Section 2: INCREASING THE GOODNESS IN OUR LIVES
Choosing Caring over Criticizing
Showing kindness seems to be a disappearing skill these days. This is especially true when it comes to information and messages that fly though the internet each day…hurtful words, inconsiderate thoughts, and opinions that seem to only reflect negative sentiments. This lesson is intended to remind us of the importance of kindness and motivate us to show more of it each day.
Unexpected kindness is the most powerful,
least costly, and most underrated agent of human change.
It seems like such a simple thing: being kind to those around us. You would think that such conduct would come naturally, and we wouldn’t have to be reminded about it. After all, we’re taught to be nice from a very early age.
Yet “playing nicely” doesn’t seem to be sticking with us these days. We appear to be getting worse in this regard, becoming less kind to each other instead of more so. We witness politicians degrading one another. We hear of students bullying others at school. We see comments on social media where people are name calling and making personal attacks on the thoughts of others. And what about you and me? We can be slow to own up to our own faults, but often quick to announce the faults of others. Samuel Johnson, the English author, reminded us that we can choose to do otherwise with these words:
Kindness is in our power, even when fondness is not.
But Kindness Is Declining
Why Is This Happening?
Why does being critical of others seem to be increasing? One reason is that we are being conditioned to act this way by the many examples of unkind conduct we witness on the internet and in the news each day. Another reason, and possibly a bigger one, is because pointing out the faults of others gives us a feeling of superiority. For some reason, we think we are better and “in the know” when we say something unkind about another person.
If we would focus on fixing ourselves and shaping up our own lives instead of pointing out where others fall short, we would make the world a much better place and be much happier while doing so. No matter what others are doing, we can be kind if we choose to. Roy T. Bennett, author of The Light in the Heart, passed along this reason for being kind to others:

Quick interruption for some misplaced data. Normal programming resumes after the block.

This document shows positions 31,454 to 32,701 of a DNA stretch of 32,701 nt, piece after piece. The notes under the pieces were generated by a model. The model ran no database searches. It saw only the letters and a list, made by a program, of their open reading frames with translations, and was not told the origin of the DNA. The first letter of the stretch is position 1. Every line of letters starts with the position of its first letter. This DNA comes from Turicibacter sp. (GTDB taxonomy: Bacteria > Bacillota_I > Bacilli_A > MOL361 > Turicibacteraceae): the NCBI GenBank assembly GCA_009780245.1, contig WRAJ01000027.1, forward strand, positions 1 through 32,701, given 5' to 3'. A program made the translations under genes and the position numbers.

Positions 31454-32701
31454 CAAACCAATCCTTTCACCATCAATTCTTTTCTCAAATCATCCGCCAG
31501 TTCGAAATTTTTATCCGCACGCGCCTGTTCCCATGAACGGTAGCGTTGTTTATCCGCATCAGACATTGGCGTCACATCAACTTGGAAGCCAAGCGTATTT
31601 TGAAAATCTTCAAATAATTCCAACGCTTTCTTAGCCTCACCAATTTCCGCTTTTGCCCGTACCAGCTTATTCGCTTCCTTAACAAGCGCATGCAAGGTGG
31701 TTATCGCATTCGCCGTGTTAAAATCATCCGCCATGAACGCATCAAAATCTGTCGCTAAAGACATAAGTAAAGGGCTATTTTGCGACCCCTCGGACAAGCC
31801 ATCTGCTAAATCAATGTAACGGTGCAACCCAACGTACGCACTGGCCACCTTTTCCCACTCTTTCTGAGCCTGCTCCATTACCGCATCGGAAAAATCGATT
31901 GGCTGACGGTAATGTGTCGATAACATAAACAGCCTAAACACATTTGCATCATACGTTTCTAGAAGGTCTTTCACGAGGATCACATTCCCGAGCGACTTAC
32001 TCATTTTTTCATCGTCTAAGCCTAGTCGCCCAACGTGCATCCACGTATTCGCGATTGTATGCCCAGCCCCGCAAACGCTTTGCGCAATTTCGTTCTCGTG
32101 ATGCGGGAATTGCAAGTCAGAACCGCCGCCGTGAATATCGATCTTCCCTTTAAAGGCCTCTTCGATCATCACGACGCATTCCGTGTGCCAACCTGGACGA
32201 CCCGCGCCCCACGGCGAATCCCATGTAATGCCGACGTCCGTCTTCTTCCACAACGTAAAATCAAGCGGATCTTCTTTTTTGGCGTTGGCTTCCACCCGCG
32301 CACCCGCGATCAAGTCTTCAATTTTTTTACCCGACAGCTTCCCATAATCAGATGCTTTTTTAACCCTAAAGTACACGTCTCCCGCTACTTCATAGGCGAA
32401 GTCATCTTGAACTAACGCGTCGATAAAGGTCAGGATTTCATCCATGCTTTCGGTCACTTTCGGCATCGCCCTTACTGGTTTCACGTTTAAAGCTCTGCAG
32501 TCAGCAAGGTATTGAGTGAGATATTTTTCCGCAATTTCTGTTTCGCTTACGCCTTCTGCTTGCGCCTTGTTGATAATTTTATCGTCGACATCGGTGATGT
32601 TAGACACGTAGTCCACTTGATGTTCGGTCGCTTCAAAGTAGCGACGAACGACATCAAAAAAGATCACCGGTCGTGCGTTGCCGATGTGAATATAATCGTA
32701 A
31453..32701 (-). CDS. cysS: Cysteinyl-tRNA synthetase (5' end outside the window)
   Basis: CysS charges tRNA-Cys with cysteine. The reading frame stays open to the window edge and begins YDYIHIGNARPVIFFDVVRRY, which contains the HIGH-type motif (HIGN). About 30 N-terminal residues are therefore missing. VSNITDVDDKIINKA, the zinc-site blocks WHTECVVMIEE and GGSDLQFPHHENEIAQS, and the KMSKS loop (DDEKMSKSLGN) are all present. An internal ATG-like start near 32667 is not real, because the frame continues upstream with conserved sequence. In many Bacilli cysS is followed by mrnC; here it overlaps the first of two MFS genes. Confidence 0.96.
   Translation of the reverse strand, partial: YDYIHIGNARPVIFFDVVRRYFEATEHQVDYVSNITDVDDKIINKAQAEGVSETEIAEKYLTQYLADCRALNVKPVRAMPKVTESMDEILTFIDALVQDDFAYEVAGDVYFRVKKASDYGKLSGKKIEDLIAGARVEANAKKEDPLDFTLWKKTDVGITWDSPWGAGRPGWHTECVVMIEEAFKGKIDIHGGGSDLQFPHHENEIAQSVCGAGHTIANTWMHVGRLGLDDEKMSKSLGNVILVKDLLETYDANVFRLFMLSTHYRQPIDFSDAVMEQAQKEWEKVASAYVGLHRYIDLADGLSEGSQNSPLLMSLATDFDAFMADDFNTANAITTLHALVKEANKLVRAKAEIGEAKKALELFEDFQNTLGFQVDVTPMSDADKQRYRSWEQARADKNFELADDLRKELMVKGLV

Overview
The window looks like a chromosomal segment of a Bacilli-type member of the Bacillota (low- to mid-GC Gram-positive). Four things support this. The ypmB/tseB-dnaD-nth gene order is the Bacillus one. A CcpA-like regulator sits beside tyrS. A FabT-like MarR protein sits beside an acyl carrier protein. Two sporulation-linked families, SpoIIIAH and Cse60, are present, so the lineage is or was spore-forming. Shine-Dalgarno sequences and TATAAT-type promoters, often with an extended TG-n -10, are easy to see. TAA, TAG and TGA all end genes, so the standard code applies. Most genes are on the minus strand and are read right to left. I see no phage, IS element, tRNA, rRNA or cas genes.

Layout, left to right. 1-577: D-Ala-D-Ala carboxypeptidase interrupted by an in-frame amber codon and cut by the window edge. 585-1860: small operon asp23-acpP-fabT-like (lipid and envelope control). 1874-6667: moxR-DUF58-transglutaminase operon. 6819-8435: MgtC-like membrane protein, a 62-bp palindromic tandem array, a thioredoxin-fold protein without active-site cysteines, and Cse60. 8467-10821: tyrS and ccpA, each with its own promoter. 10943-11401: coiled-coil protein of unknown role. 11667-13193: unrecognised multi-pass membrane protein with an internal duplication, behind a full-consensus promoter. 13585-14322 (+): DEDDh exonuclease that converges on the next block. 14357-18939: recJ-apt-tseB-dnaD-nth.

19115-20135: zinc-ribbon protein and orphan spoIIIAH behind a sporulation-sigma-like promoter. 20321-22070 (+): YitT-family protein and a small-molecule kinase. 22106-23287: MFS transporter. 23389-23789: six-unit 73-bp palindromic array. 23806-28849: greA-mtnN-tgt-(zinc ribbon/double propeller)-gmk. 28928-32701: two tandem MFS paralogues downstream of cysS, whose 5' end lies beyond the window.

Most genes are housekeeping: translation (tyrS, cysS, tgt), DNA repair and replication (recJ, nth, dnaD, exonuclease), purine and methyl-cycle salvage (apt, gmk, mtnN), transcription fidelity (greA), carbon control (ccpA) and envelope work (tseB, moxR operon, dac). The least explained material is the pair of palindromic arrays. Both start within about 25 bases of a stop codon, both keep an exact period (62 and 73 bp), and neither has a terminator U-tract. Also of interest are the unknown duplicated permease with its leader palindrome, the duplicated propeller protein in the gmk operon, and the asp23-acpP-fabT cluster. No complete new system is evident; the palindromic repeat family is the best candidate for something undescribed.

Treat everyone with politeness and kindness,
not because they are nice, but because YOU are.
Some Things to Remember About Kindness
Here are a few things we should all remember regarding kindness:
Our role in life is not to criticize others, but to accept them as they are.
Even when we disagree, we should always do so in a respectful way. We accomplish so much more when we conduct ourselves in a way that clearly shows we care about the other person. No special exercise or diet is required to perform this feat . . . it’s simply a choice that you and I can make.
We are not always right about what we think or say.
Seldom do we have all the facts or understand all the circumstances. As a result, seldom are we completely correct. Therefore, while we have our views and others have theirs, we can always treat others in a polite, respectful, and kind way. We can improve our life experiences by reaching out to people, not by lashing out at them.
We can’t see what someone is feeling or thinking.
We don’t know what the other person may be going through, or how they may be reacting to circumstances in their own life. Therefore, we must be careful not to overreact to someone’s bad moments, but rather to be a living example to all around us of how to treat other people in a kind and respectful way.
If you can’t say something nice about someone, don’t say anything at all.
I can’t begin to count the number of times my grandmother said that very statement to me, always in a loving way. She wanted me to be kind and respectful to others, and she would want you to be so as well. Granny was the best example of living with kindness I have ever known.
If your life is ever going to have a positive impact on others, you have to choose to replace judgmental behavior with acts of kindness. Actor Josh Radnor reminded us how to be kind:
It’s not our job to play judge and jury,
to determine who is worthy of our kindness and who is not.
We just need to be kind, unconditionally and without ulterior motive,
. . . especially when we’d prefer not to be.
Have you experienced times when others were unkind to you?
How did it make you feel?
What can you do to show more kindness to those you encounter each day?
Do you think that showing more kindness will help you as well?
Was there a time when it was very hard for you to be kind to someone?
Was it because they were being unkind to you or to other people you care about?